As many as 50,000 American Muslims are expected to gather on Capitol Hill Friday for the religion's first-ever national prayer rally, organizers of the event say.
The rally is intended to be all about prayer, and no political speeches or signs will be allowed, said the event's organizer, Hassen Abdellah, president of the Dar-ul-Islam mosque in Elizabeth, N.J.
But at least one of the prominent speakers who will read from the Koran has drawn criticism in the past for statements he's made about the Sept. 11 terror attacks, as well as for saying that the American media are largely under "Zionist control."
In 2005, according to the Middle East Media Research Institute, Sheik Ahmed Dewidar said the "suspicion towards anything Islamic" remained a burden on Muslim Americans and that "the media — most of which is under Zionist control — has helped to spread this perception.
"When [the media] see a bearded Muslim selling fast food on any street in any state, they put the camera lens in front of him and interview him as though he represents Islam. At the same time, they ignore every moderate Islamic voice, every serious, scientific Islamic model, and every expert religious scholar."
During another interview by the Egyptian Muslim Brotherhood's Web site, Dewidar hinted at an American government conspiracy in relation to the Sept. 11 terror attacks.
"Whether or not these events were planned, or pinned on the Muslims, or something else — [it] provided an opportunity for [the American government] to legislate dubious laws that restrict the growth and presence of Islam in the U.S.," Dewidar told ikhwanonline.com.
Dewidar also denounced then-President Bush's policy in the Middle East, claiming it was dictated by Israeli politician Natan Sharansky.
"This Jew has despicable goals, and we see their effects today in America's actions in the region, imposing its opinion and its outlook on democracy, education, and political involvement on our countries," Dewidar told the Web site.
According to a biography on islamoncapitolhill.com, the prayer rally's Web site, Dewidar was born and raised in Rashid, Egypt, and had memorized the Koran by age 12. Now an instructor at Manhattanville College in New York, he also established the Islamic Center in Manhattan, near the United Nations. Efforts to contact Dewidar were unsuccessful.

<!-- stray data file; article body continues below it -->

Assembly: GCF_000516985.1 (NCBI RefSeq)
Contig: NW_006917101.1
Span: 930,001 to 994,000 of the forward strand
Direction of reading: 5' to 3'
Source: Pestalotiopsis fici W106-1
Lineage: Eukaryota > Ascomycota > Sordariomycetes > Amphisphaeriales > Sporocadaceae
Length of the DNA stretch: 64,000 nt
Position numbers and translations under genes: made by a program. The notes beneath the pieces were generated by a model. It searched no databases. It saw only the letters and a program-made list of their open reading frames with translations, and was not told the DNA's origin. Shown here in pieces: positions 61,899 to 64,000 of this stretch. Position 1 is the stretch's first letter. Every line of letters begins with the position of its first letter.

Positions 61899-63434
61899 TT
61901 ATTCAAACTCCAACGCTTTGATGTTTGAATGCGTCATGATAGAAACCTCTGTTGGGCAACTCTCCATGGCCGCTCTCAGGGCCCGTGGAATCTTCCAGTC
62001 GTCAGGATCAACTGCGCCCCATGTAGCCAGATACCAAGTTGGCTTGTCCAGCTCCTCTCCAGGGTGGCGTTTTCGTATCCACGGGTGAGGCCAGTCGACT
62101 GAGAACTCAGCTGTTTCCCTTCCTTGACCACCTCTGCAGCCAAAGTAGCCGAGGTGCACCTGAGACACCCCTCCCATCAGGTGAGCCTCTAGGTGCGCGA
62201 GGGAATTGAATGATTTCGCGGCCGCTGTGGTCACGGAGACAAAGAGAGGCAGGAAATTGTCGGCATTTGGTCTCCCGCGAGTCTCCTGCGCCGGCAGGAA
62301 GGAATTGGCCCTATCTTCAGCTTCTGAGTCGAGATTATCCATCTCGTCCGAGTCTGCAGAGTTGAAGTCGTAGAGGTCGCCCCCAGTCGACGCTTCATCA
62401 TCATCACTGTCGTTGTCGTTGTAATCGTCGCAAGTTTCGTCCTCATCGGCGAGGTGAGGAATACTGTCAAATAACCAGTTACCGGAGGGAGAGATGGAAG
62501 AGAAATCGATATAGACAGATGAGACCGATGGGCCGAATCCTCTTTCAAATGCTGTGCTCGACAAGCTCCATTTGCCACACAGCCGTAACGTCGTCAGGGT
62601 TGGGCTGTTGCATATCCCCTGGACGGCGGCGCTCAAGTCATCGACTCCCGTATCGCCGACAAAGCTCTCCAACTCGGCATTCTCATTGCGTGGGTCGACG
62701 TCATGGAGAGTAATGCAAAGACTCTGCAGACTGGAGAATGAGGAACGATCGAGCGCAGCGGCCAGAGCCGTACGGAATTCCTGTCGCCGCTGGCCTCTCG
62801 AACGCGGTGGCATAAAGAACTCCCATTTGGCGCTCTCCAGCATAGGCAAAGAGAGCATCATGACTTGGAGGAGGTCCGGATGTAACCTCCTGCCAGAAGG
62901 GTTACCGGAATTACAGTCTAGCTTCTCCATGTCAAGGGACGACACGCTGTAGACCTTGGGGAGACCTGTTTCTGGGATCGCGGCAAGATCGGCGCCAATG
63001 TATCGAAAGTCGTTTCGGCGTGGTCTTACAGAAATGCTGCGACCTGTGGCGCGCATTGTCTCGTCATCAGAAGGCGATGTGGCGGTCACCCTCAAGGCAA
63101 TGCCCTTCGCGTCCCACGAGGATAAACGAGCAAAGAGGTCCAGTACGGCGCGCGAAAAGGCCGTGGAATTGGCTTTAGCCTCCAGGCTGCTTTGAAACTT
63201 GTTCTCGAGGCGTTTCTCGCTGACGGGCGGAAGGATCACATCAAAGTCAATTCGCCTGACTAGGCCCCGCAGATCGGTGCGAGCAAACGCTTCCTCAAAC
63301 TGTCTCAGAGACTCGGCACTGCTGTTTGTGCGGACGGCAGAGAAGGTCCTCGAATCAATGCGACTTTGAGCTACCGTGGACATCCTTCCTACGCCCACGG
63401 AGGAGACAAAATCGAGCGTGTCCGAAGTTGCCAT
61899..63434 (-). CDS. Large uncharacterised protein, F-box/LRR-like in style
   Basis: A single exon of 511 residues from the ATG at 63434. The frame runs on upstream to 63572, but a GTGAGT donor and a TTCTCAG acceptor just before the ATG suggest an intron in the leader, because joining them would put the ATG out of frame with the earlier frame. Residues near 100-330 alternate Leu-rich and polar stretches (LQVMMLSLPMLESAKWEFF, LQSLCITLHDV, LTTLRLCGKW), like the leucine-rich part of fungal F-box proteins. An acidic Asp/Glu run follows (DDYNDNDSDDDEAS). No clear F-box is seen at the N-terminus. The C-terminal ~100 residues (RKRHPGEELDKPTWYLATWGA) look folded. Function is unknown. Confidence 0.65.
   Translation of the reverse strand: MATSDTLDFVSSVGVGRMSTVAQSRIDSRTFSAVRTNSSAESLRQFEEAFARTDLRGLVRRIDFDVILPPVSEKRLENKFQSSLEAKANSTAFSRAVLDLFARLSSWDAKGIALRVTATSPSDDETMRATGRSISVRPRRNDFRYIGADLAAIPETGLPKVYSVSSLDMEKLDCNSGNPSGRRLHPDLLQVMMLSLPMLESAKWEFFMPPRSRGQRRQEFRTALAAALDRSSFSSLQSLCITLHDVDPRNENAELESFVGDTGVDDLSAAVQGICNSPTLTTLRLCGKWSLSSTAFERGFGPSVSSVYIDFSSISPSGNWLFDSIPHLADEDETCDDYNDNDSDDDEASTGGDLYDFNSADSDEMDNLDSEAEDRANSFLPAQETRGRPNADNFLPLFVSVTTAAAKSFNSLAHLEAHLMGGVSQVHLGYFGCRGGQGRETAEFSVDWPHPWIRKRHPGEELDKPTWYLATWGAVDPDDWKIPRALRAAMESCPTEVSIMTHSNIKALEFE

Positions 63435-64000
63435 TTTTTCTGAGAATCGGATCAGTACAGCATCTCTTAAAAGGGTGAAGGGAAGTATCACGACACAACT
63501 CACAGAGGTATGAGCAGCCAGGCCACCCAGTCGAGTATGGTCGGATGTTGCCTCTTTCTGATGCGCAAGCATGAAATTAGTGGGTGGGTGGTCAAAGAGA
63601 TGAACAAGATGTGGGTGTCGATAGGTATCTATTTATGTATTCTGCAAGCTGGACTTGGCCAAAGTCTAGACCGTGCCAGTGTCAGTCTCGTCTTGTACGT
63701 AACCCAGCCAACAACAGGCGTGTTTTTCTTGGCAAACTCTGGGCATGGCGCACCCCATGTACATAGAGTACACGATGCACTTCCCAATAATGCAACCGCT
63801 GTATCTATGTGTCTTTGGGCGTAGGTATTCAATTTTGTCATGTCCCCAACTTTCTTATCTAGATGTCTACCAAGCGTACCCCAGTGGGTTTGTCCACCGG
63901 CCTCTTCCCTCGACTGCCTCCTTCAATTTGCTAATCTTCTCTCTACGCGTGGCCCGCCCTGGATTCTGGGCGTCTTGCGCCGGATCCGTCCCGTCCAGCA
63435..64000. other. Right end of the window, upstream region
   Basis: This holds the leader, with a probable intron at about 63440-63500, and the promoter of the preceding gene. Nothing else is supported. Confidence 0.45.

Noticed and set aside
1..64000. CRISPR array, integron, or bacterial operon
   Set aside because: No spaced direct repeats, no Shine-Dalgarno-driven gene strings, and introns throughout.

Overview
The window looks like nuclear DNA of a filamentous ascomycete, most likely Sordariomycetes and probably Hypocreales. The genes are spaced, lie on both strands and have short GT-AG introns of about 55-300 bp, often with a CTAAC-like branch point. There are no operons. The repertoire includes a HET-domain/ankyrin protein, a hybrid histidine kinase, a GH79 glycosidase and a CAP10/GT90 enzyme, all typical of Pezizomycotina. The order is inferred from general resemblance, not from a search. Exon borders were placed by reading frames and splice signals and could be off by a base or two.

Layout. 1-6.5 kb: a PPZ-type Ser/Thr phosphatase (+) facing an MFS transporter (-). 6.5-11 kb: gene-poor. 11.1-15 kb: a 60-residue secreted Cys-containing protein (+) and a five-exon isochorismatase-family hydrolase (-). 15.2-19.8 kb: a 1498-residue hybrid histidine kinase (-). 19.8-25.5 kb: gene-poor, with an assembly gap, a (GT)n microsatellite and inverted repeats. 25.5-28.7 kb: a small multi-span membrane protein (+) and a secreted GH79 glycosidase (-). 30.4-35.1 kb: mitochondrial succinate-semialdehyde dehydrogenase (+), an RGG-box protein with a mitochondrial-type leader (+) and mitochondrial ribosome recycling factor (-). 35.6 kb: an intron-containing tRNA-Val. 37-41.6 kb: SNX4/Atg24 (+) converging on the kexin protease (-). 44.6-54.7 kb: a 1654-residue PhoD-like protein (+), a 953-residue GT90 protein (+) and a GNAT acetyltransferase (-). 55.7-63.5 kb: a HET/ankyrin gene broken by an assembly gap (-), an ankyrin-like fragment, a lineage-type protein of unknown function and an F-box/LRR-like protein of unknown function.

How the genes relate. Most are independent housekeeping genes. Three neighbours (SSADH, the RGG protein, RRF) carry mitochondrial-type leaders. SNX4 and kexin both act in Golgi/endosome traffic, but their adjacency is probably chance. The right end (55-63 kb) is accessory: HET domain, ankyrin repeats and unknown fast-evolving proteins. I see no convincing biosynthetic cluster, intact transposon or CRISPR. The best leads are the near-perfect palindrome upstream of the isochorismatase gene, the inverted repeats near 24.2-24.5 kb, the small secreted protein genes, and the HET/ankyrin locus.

Despite the controversy surrounding Dewidar, Abdellah said politics will play no part in Friday's gathering outside the Capitol.
"This is just about prayer," he told FOXNews.com. "The purpose is Islamic unity, so we can display the beauty of Islam. We believe the group are going to be people who love and respect America, and we want to let America know that we're here and that we support the country.
"I know it's difficult for people to believe it could be that simple."
Another man scheduled to recite the Koran at Friday's rally is Sheik Muhammad Jebril. According to a biography, he is among the most prominent chanters of the Koran in the Muslim world. He has served as an instructor of the Koran at the University of Jordan and led a religious program on Jordanian television networks.
Contrary to reports, Jebril was not named as an unindicted co-conspirator in the Holy Land Foundation trial, which resulted in life sentences for five men found guilty of funneling $12 million from an Islamic charity to Hamas.
Abdellah, an attorney who has represented convicted and suspected terrorists, said President Obama's inaugural address and his subsequent speech in Egypt in June led him and a local imam, Abdul Malik, to form the idea of the prayer rally.
Any individuals who come to the gathering with the goal of disrupting the event will be left to Capitol Hill police, he said.
"If they come to the event with another agenda, then the Capitol police will take care of them," he said. "We're focusing on the positive, not the negative. The only question I would ask is, why would you come to disrupt prayer?"
"Buses are coming from everywhere," he said. "We love this country and we believe this country accommodates our religion and we're part of the fabric of this society."
But not all Muslims agree with Abdellah's approach. ISNA officials say the prayer gathering is misguided.
"We are not sure this is the best way to achieve the objective," Louay Safi, ISNA's director of communications, told FOXNews.com. "Our approach is really to encourage the community to become more active in society and the government by participating in interfaith and charitable activities. We fear that the gathering will not be understood by some Americans."
While ISNA will not participate in Friday's event, Safi said he respects the attendees' right to express themselves.
"We share the objective that Islam is not about politics but about being a good citizen and human being," he said. "But my concern is that the focus will be on political mobilization, and I'm not sure whether the objective will be articulated well."
Although "all shades of opinion and understandings" will likely be reflected at the gathering, Safi said he is not worried about the potential of extremist Muslims to join the prayer.
"Organizers have spread the word," he said. "But this may not really bring more understanding of Islam to the public."
Sofian Abdelaziz Zakkout, director of the American Muslim Association of North America, said her organization will participate in the "historical" event.
"It means a lot to me to come together and to pray in one voice," Zakkout wrote FOXNews.com. "Our communities around the nation are deeply hurt after all the events came against Islam and Muslims after the tragedy of 9/11. This gathering will bring pride to our children. This kind of gathering will send a strong message that the American Muslims since the beginning have been against terrorism."